Google introduced Domain Properties, that feature lets you see data from a domain in one view within Google Search Console. This can consolidate your HTTP, https, www, non-www, m-dot, etc into a single property to get an aggregate view of your site’s performance & errors/warnings in a single Google Search Console property.
What is this?
Domain properties is a route for Google Search Console to let site owners, webmasters, developers, and SEOs see a whole view of a domain name in one area. Google use to handle this with property sets, but Google announced on Tuesday that property sets are going away. So today Google announced domain properties to replace it — a feature it tested back in November.
How it functions: “Domain properties show data for all URLs under the domain name, including all protocols, subdomains, & paths,” said Google. An omaind property combines data for all subdomains, protocols, & subpaths. Let me tell you one example if you describe a domain property as “example.com”, the data includes example.com, any subdomains of example.com (for example, m.example.com, support.m.example.com, www.example.com, and so on), & any subpaths of any of those domains, on both HTTP & https.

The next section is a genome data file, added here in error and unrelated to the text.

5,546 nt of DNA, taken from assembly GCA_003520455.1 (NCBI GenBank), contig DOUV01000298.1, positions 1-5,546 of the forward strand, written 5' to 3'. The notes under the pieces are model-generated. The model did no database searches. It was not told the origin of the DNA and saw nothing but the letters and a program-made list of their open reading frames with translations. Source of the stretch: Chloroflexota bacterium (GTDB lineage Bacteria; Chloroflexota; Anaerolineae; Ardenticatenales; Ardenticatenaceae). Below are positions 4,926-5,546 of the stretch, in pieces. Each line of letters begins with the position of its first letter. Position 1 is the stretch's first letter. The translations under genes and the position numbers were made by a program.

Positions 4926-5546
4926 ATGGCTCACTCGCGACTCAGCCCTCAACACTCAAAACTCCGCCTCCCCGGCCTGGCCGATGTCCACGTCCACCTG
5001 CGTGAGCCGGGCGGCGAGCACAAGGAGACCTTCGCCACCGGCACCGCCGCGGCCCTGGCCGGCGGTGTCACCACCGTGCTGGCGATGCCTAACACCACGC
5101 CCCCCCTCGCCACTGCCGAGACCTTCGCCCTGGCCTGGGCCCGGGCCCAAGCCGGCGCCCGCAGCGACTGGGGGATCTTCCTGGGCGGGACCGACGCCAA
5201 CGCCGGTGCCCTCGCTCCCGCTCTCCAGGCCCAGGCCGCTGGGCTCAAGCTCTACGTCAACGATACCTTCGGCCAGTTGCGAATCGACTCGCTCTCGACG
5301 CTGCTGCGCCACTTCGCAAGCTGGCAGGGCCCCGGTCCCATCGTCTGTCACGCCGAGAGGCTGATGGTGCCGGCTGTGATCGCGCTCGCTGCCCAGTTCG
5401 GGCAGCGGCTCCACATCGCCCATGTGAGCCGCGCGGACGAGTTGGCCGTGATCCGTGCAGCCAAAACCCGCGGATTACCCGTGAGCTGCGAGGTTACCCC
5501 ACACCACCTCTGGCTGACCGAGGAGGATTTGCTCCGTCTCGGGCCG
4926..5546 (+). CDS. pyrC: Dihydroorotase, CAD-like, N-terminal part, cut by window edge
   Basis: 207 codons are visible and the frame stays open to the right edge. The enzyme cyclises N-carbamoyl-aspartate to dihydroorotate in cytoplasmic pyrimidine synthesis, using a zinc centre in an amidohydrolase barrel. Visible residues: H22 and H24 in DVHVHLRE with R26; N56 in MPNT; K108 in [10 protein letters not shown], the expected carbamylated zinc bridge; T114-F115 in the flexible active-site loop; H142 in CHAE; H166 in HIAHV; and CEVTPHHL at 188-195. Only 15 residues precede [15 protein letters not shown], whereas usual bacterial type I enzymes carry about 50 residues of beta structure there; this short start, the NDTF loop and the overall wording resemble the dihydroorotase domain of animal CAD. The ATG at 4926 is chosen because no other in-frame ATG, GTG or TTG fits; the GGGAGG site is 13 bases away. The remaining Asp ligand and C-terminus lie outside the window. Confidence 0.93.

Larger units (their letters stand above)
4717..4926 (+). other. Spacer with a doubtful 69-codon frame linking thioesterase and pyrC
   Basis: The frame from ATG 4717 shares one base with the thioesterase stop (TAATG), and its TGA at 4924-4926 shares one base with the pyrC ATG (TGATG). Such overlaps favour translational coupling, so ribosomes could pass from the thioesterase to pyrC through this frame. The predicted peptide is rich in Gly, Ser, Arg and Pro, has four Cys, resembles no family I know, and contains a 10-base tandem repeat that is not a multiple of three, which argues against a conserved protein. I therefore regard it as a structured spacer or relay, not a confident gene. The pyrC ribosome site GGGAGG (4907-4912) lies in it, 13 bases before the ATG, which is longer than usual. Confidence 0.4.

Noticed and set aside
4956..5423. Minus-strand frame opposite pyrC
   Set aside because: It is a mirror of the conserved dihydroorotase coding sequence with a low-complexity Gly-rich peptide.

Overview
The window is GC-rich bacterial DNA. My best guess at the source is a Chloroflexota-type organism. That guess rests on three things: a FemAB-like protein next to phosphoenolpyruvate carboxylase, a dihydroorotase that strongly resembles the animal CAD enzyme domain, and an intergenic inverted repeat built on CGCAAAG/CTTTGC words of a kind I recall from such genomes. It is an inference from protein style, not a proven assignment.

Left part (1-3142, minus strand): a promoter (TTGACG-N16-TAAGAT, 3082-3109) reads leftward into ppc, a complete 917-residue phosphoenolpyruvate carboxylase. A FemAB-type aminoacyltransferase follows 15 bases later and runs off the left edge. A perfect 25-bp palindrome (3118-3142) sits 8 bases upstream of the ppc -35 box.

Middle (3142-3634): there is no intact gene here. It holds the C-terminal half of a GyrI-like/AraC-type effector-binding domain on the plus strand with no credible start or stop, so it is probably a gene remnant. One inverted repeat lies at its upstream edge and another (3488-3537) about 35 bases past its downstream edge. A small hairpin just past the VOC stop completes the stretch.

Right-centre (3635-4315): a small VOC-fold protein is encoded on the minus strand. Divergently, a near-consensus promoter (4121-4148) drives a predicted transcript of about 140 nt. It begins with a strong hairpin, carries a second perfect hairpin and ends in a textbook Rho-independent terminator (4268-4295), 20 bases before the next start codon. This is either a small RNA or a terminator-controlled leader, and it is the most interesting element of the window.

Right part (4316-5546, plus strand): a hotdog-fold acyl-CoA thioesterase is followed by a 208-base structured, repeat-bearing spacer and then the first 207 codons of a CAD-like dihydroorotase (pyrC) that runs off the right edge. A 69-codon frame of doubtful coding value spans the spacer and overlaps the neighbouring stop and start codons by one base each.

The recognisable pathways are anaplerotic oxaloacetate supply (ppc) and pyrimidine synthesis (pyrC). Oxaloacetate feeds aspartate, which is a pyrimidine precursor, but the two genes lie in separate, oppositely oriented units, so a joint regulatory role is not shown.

How do I use it?
Still may be rolling out right now, so if you do not see it yet, tomorrow you check back. what Google saying is, “if you already have DNS verification set up, Search Console will automatically create new domain properties for you over the next couple of weeks, with data entire reports.” Suppose If you do not have DNS verification set up, which I doubt is most of you, Google said you click on the add new domain property, go to the property selection, then add a new domain property, & use DNS verification.
I don’t want it: Since this is automated, Google said if you don’t want Google to combine the data and you want to segment Domain property data by subdomain, path, / protocol, use one of the following techniques:
(1) Add a page filter in the Performance report to see data for specific protocols/subdomains
(2) Create additional URL-prefix properties for segments of the Domain property; for example for the Domain property example.com, create additional properties for m.example.com, http://example.com, https://example.com/spain/, and so on.
Why it matters: It brings back a feature that was going out with the old Search Console, specifically property sets. Then, since this is automated via DNS verification, it requires you to have access to your DNS records & understand how to change those records. You may need to talk to your hosting provider when making DNS record changes.